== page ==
Mentions: Given the N × M × L gene expression matrix, our goal is to identify the set of genes that are controlled by the TFs at a given time point, to study similarities and differences between them, and to infer a temporal transcriptional regulatory network controlling SAR in A. thaliana. OPTricluster generated 24-1 = 15 combinations of samples. Below we present some of the results obtained by OPTricluster. Figure 7 for example shows an example of divergent patterns. The expression levels of these genes are relatively unchanged (constant) in three samples and behave differently in one. For example, in the first row, significant changes are visible within WT, whereas the other three genotypes stay relatively constant (within threshold of ± 0.5) across the three time point. Clearly, since the expression level of these genes stay constant in three of the four experimental conditions and change considerably in only one of them, these genes may represent potential targets of the TFs tested in this study.

Bottom Line: To take advantage of the 3D data collected, and to fully understand the biological knowledge hidden in the GST data, novel subspace clustering algorithms have to be developed to effectively address the biological problem in the corresponding space.These studies showed that OPTricluster is robust to noise and is able to detect the similarities and differences between biological samples.Our analysis showed that OPTricluster generally outperforms other well known clustering algorithms such as the TRICLUSTER, gTRICLUSTER and K-means; it is robust to noise and can effectively mine the biological knowledge hidden in the 3D short time-series gene expression data.

View Article: PubMed Central - HTML - PubMed

Affiliation: Knowledge Discovery Group, Institute for Information Technology, National Research Council Canada, 1200 Montréal Road, Ottawa, ON K1A 0R6, Canada. alain.tchagang@nrc-cnrc.gc.ca

ABSTRACT

Background: Nowadays, it is possible to collect expression levels of a set of genes from a set of biological samples during a series of time points. Such data have three dimensions: gene-sample-time (GST). Thus they are called 3D microarray gene expression data. To take advantage of the 3D data collected, and to fully understand the biological knowledge hidden in the GST data, novel subspace clustering algorithms have to be developed to effectively address the biological problem in the corresponding space.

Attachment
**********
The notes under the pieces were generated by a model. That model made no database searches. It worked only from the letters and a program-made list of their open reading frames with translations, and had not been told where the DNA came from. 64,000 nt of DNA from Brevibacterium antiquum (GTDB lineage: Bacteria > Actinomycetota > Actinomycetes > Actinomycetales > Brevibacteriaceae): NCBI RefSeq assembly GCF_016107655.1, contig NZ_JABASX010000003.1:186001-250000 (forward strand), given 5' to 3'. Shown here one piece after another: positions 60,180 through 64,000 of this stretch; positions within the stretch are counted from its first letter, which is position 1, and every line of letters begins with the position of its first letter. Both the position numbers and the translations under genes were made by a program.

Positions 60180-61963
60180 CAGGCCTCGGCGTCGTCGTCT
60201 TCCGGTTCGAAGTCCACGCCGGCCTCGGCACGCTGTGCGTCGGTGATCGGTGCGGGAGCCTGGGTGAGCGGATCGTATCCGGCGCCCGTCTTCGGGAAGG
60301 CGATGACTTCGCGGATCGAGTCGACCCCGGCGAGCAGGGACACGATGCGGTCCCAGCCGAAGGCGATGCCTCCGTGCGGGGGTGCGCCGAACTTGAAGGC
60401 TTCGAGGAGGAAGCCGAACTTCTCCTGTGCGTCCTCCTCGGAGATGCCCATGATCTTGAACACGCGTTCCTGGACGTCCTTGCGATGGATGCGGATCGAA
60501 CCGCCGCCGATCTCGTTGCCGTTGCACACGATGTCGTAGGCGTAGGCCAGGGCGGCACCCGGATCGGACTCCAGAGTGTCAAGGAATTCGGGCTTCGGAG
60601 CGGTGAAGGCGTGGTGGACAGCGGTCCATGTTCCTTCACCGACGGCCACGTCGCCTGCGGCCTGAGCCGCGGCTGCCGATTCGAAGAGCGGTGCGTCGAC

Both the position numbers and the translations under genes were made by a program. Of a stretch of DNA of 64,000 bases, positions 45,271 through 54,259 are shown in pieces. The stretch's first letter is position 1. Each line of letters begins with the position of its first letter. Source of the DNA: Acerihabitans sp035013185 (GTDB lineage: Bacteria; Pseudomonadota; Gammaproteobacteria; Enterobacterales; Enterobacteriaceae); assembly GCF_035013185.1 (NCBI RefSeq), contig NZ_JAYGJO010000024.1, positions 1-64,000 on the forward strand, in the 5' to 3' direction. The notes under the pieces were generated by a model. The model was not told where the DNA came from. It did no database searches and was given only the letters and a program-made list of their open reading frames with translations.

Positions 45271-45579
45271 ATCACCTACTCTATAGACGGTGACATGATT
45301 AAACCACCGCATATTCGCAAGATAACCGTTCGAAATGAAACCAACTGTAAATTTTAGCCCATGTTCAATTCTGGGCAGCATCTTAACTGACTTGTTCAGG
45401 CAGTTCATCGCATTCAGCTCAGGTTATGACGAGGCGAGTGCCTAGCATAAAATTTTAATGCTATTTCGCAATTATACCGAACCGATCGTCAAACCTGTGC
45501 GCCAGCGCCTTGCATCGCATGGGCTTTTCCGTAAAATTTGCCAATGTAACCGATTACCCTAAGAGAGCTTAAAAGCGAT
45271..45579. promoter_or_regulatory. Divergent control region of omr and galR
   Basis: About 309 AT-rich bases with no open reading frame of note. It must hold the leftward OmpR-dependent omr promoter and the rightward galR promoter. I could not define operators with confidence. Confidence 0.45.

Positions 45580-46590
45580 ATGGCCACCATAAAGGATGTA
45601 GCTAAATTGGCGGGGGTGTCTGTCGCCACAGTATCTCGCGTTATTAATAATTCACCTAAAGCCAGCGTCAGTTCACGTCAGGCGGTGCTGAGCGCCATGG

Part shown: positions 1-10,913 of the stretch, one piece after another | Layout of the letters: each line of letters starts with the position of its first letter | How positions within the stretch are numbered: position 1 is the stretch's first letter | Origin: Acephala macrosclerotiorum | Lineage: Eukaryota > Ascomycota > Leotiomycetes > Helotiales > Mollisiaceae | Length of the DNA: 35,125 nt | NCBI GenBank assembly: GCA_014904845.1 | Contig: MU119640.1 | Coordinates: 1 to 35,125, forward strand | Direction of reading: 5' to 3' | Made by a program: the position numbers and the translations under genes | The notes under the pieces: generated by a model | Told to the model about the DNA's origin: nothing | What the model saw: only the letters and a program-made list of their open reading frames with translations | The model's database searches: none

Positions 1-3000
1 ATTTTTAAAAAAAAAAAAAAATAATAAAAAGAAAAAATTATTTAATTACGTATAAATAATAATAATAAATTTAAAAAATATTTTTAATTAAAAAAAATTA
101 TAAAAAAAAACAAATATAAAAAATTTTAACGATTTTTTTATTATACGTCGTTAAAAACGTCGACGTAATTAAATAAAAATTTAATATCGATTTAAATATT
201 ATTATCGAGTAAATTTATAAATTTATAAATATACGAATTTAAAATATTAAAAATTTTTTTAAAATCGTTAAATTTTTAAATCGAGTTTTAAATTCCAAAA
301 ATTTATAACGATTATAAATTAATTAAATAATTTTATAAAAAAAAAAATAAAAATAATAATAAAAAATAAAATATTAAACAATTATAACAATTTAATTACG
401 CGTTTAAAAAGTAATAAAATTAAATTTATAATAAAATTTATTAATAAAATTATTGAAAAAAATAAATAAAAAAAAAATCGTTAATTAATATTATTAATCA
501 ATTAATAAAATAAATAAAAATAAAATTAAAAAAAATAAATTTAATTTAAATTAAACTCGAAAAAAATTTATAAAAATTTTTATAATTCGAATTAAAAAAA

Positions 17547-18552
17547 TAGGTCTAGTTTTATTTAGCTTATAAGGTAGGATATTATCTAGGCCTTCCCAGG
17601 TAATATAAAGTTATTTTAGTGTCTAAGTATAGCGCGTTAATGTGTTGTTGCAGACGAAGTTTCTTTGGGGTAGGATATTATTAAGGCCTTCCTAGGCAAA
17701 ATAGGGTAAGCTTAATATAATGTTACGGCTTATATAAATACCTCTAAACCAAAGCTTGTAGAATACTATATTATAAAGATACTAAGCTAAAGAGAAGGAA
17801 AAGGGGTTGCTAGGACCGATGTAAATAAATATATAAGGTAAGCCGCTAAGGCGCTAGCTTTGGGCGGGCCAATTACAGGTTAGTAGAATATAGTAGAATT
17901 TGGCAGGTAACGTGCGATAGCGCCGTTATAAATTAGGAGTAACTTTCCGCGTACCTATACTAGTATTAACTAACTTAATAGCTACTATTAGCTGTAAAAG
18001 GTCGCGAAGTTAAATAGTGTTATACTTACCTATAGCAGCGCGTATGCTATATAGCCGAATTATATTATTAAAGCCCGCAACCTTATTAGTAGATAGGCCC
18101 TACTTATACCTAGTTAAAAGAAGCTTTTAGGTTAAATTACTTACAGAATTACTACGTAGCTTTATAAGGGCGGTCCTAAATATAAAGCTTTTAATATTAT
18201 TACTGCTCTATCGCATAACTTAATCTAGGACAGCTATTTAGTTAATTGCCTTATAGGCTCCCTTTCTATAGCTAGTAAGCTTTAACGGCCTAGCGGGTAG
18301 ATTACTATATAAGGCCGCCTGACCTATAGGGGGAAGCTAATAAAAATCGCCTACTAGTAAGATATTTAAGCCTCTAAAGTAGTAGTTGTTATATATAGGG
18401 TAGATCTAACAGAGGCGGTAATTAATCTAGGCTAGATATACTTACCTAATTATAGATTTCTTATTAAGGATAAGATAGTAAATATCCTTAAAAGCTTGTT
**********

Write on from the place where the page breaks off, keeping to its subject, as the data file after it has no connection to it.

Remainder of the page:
Results: We developed a subspace clustering algorithm called Order Preserving Triclustering (OPTricluster), for 3D short time-series data mining. OPTricluster is able to identify 3D clusters with coherent evolution from a given 3D dataset using a combinatorial approach on the sample dimension, and the order preserving (OP) concept on the time dimension. The fusion of the two methodologies allows one to study similarities and differences between samples in terms of their temporal expression profile. OPTricluster has been successfully applied to four case studies: immune response in mice infected by malaria (Plasmodium chabaudi), systemic acquired resistance in Arabidopsis thaliana, similarities and differences between inner and outer cotyledon in Brassica napus during seed development, and to Brassica napus whole seed development. These studies showed that OPTricluster is robust to noise and is able to detect the similarities and differences between biological samples.

Conclusions: Our analysis showed that OPTricluster generally outperforms other well known clustering algorithms such as the TRICLUSTER, gTRICLUSTER and K-means; it is robust to noise and can effectively mine the biological knowledge hidden in the 3D short time-series gene expression data.

Show MeSH
Related in: MedlinePlus